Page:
Originally the oracle prophesied only once a year, on the 7th day of the month Bysios (February - March), on the day of Apollo's birth. Later, however, demand increased and oracles were given each month, apart from the three winter months when the god departed for the land of the Hyperboreians.
Those seeking a prophecy were obliged to pay a special levy called the pelanos, then to sacrifice an animal on the altar, preferentially a black, unblemished goat. If the sacrifice was favorable they were permitted to enter the temple to consult the oracle, which was given by the Pythia, after observing the following procedure. First, she, like the priests, washed in the waters of the Kastalian spring; next she entered the temple and censered the hearth in which burned the everlasting flame and then descended to the cavern from where she would prophesy. There she mounted the oracular tripod, right beside the omphalos, drunk water from the Kassiotis spring, which trickled within this chamber, chewed laurel leaves and inhaled the vapors issuing from the chasm. She then fell into an ecstatic trance and began to utter incomprehensible sounds which were then interpreted by the priests who heard them in an adjacent room, written in verse (later in prose) and the answer given to the theopropoi.
Oracles were given for simple matters as well as on important issues. The theopropoi could, for example, consult the god on personal concerns such as matrimony, journeys etc., or about political affairs of significance, such as the founding of colonies, legislation, declaration of war etc. Quite often the replies were intentionally unclear, ambiguous or even biassed. But the truth of the prophecies was never doubted, so great was the faith of the theopropoi and their conviction that it was not easy for man to understand the will of the god and so the oracle's reputation remained invincible throughout antiquity.
The entire north side of the temple was closed by a long retaining wall, known as the ischegann (literally, hold back the earth). During excavations statues were found behind this wall, just where they had been buried in ancient times, after the temple had been destroyed by earthquake in the 4th century BC. These include the statues of the pediments of the second temple of Apollo and the famous bronze statue of the Charioteer.
The Theater of Dionysos
Note the coexistence of the cult of the god Dionysos, the god of wine, within the actual Sanctuary of Apollo. The god Dionysos, representing a totally different spirit, occupied the sanctuary for the three winter months when Apollo withdrew to the mythical distant land of the Hyperboreians.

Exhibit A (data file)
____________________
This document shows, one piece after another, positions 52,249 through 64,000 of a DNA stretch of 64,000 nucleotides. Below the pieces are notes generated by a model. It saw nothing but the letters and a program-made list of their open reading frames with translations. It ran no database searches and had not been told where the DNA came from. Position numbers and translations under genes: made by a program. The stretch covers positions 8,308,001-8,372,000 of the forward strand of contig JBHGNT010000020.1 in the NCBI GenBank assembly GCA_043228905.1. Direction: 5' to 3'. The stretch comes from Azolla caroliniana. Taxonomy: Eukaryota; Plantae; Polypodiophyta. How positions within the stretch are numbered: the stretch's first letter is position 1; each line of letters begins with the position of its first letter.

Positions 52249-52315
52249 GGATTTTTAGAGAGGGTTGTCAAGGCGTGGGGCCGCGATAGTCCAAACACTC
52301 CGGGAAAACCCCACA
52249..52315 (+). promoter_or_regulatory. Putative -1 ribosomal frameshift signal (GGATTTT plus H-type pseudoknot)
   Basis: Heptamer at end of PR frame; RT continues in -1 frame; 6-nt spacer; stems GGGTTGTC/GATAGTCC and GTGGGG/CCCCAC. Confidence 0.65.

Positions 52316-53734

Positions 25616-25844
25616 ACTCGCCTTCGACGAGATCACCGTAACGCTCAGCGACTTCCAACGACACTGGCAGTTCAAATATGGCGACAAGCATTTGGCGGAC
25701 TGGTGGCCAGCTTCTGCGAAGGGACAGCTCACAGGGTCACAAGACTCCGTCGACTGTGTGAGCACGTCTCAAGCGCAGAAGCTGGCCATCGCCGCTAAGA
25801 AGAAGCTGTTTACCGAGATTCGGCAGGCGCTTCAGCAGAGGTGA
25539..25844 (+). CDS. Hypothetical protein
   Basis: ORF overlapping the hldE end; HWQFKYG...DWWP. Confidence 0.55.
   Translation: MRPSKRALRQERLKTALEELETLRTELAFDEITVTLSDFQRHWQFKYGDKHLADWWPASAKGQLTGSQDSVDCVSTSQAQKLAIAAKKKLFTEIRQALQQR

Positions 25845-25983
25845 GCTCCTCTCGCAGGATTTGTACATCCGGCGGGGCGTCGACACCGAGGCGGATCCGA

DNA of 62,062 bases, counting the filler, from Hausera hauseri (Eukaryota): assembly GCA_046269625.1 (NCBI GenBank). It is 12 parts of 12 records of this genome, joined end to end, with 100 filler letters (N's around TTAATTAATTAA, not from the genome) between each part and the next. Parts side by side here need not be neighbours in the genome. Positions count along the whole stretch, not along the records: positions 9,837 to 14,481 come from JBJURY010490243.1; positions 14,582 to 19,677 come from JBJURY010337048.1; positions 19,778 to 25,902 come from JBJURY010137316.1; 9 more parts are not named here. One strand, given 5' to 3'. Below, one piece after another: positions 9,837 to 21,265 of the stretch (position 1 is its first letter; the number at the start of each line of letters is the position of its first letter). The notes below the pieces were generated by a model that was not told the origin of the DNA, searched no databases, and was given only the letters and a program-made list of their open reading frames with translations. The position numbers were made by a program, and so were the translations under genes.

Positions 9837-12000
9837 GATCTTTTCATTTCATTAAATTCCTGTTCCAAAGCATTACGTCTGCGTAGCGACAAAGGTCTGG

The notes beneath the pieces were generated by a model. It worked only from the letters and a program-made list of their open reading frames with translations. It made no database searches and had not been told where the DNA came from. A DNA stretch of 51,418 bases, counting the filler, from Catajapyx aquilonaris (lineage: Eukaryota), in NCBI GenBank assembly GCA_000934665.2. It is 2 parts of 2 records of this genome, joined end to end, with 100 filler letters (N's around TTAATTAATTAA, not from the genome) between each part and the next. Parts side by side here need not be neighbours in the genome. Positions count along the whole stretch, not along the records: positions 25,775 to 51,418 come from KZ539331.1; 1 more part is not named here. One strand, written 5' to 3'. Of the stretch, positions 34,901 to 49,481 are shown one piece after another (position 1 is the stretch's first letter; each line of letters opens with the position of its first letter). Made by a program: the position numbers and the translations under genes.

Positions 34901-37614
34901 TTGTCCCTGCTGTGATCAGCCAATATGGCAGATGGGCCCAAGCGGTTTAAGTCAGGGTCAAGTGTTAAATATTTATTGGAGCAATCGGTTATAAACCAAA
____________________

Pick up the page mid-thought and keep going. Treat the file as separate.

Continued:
The theater is built of local Parnassos limestone and, like most of the Greek theaters, was made in the 3rd century BC, and subsequently repaired several times. It acquired its present form in Roman times and consists of three parts: the stage (skene), orchestra and auditorium (koilon). Very few of the stage buildings have survived. The orchestra, 18.5 m. in diameter, is paved and surrounded by a stone conduit for carrying away the rain water. The auditorium of the theatre, which spreads out before us, consists of 35 rows of seats and could accommodate some 5,000 spectators. In addition to dramatic performances, music contests were also held here for, since Apollo was god of music, these, along with poetry competitions, had priority in the sanctuary.
Pythian Games / Stadium
Delphi was also the site of the Pythian games, the most famous festival after the Olympics. The Games commemorated Apollo's victory over his oracular predecessor here, the snaky Python. Because Apollo was the god of music, the Pythian games had more artistic contests (flute, lyre, dances and plays staged every every years) than the Olympic games.
Panhellenic centers such as Delphi constituted a link between the Greeks, who were divided into small city-states and needed such centers where their ethnic bonds could be reinforced. All Greeks were acutely aware of these bonds when they gathered at Delphi every four years for the Pythia, the second most important panhellenic games after the Olympic.
In the beginning the contests were held every eight years and were exclusively musical. After the end of the first Holy War, in 582 BC, the Pythia were organized more systematically and it was laid down that they be held every four years. The music and poetry competitions were enriched and athletic and equestrian events added. The music and poetry contests were held in the theatre, athletics in the Stadium (running, pentathlon, wrestling, boxing and pancration) and horse-riding in the Hippodrome on the Krisaion field, the present-day Plain of Chrisos, where there was a suitable expanse of land.
The games lasted eight days and the victor's trophy was a wreath of laurel, the tree sacred to Apollo, and the right to erect a portrait statue within the sanctuary.
The first stadium was constructed on this site in the 5th century BC and was of much simpler form with only temporary seats. Its present form was acquired in the 2nd century AD due to the generous interest of the wealthy Athenian, Herodus Atticus and is made entirely of Parnassos limestone.
The magnificent entrance to the stadium was on its east side and was three-apsed. Only the lower part stands today. The track is 177.55 m. long and 25.50 m. wide. There are 12 tiers of seats on the north side and 6 in the semicircular curved end and on the south side. The stadium is estimated to have held some 7,000 spectators and it was here that, from the 5th century onwards, the athletic events in the great panhellenic festival of the Pythian games took place.